• Evo Mouse Dept. ISE, SDIT, Kenjar Page 5 Fig. 1.3.1 Optical Mouse Often called "air mice" since they do not require a surface to operate. It uses a tuning fork or other accelerometer to detect rotary movement for every axis supported. The most common models (manufactured by Logitech and Gyration) work using 2 degrees of rotational freedom and are insensitive to spatial translation. The user requires only small wrist rotations to move the cursor. Usually cordless, they often have a switch to deactivate the movement circuitry between use, allowing the user freedom of movement without affecting the cursor position. A patent for an inertial mouse claims that such mice consume less power than optically based mice, and offer increased sensitivity, reduced weight and increased ease-of-use. In combination with a wireless keyboard an inertial mouse can offer alternative ergonomic arrangements which do not require a flat work surface, potentially alleviating some types of repetitive motion injuries related to workstation posture. Fig. 1.3.2 Wireless optical mouse
  • Evo Mouse Dept. ISE, SDIT, Kenjar Page 6 1.4 LASER MOUSE The laser mouse uses an infrared laser diode instead of a LED to illuminate the surface beneath their sensor. As early as 1998, Sun Microsystems provided a laser mouse with their Sun SPARC station servers and workstations. However, laser mice did not enter the mainstream market until 2004, when Paul Machine at Logitech, in partnership with Agilent Technologies, introduced its MX 1000 laser mouse. This mouse uses a small infrared laser instead of a LED and has significantly increased the resolution of the image taken by the mouse. The laser enables around 20 times more surface tracking power to the surface features used for navigation compared to conventional optical mice. Fig. 1.4.1 Laser mouse Glass laser (or Glaser) mice have the same capability of a laser mouse but can also be used on top of mirror or transparent glass with few problems. In August 2009, Logitech introduced mice with two lasers, to track on glass and glossy surfaces better. These mice are considered as effective, sensitive and accurate devices as they support better tracking ability. With its user friendly interface, this mouse is used by those users, who perform highly skilled jobs. One of the positive outcomes of this mouse is its energy efficient component that consumes lesser electricity when in use.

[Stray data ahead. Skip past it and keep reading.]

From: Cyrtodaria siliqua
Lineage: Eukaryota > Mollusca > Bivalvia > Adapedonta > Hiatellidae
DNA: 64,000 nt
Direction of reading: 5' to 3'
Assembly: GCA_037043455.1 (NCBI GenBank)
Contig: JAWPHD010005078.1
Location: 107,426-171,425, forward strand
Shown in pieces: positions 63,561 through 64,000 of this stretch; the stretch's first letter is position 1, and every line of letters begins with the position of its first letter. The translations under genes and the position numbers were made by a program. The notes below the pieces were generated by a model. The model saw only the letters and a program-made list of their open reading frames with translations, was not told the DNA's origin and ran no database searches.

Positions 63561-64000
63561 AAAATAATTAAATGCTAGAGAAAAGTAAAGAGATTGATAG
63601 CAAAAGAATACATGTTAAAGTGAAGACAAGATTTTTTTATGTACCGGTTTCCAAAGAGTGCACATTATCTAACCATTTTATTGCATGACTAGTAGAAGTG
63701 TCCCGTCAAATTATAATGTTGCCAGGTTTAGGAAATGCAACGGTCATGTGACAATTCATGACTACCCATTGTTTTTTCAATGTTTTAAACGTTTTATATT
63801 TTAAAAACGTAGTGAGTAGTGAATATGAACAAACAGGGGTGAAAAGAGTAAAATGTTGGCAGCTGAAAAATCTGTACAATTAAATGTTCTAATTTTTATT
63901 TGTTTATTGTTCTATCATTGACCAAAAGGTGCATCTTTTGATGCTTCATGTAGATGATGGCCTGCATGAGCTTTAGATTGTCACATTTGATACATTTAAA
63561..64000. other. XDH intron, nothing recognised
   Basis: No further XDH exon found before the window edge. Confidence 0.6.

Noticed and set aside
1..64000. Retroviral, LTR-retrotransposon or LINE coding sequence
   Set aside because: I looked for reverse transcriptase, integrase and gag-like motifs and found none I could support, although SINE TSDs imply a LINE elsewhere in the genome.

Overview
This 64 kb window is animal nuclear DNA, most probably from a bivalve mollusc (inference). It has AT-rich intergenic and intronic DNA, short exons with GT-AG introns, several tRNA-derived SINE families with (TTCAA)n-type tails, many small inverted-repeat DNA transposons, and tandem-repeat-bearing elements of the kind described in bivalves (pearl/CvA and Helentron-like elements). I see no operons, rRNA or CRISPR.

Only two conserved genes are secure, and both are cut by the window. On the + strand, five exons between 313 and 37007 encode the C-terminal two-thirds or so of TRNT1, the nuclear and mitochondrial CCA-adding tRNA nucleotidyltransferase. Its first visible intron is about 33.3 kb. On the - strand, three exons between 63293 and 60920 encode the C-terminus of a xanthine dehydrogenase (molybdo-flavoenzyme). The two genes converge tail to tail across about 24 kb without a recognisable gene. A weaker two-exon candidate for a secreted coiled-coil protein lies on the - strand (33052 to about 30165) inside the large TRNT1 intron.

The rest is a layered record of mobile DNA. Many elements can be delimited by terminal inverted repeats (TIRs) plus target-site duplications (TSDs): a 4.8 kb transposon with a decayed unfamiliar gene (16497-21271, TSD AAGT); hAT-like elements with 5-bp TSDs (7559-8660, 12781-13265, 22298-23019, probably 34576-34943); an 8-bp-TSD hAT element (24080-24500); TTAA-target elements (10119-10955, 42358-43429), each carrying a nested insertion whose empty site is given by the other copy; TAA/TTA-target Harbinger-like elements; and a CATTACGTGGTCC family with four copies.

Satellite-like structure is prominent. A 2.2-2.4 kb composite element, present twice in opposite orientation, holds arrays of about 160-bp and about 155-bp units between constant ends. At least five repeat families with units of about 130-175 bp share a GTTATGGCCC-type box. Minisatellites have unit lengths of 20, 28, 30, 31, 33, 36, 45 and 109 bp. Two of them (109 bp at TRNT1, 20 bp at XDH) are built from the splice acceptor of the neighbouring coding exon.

• Evo Mouse Dept. ISE, SDIT, Kenjar Page 7 Fig. 1.4.2 Laser mouse 1.5 GYROSCOPIC MOUSE There are a number of computer pointing devices (in effect a mouse) on the market that have gyroscopes inside them allowing you to control the mouse cursor while the device is in the air! They are also wireless so are perfect for presentations when the speaker is moving around the room. The gyroscope inside tracks the movements of your hand and translates them to cursor movements. Fig. 1.5 Gyroscopic mouse 1.6 3D MOUSE Also known as bats, flying mice, or wands, these devices generally function through ultrasound and provide at least three degrees of freedom. Probably the best known example would be 3D connexion / Logitechs Space Mouse from the early 1990s. In the late 1990s, Kantek introduced the 3D Ring Mouse. This wireless mouse was worn on a ring around a finger,
  • Evo Mouse Dept. ISE, SDIT, Kenjar Page 8 which enabled the thumb to access three buttons. The mouse was tracked in three dimensions by a base station. Despite a certain appeal, it was finally discontinued because it did not provide sufficient resolution. Fig. 1.6.1 3D Mouse A recent consumer 3D pointing device is the Wii Remote. While primarily a motion- sensing device (that is, it can determine its orientation and direction of movement), Wii Remote can also detect its spatial position by comparing the distance and position of the lights from the IR emitter using its integrated IR camera. The obvious drawback to this approach is that it can only produce spatial coordinates while its camera can see the sensor bar. A mouse-related controller called the Space Ball has a ball placed above the work surface that can easily be gripped. With spring-loaded centering, it sends both translational as well as angular displacements on all six axes, in both directions for each. In November 2010 a German Company called Axsotic introduced a new concept of 3D mouse called 3D Spher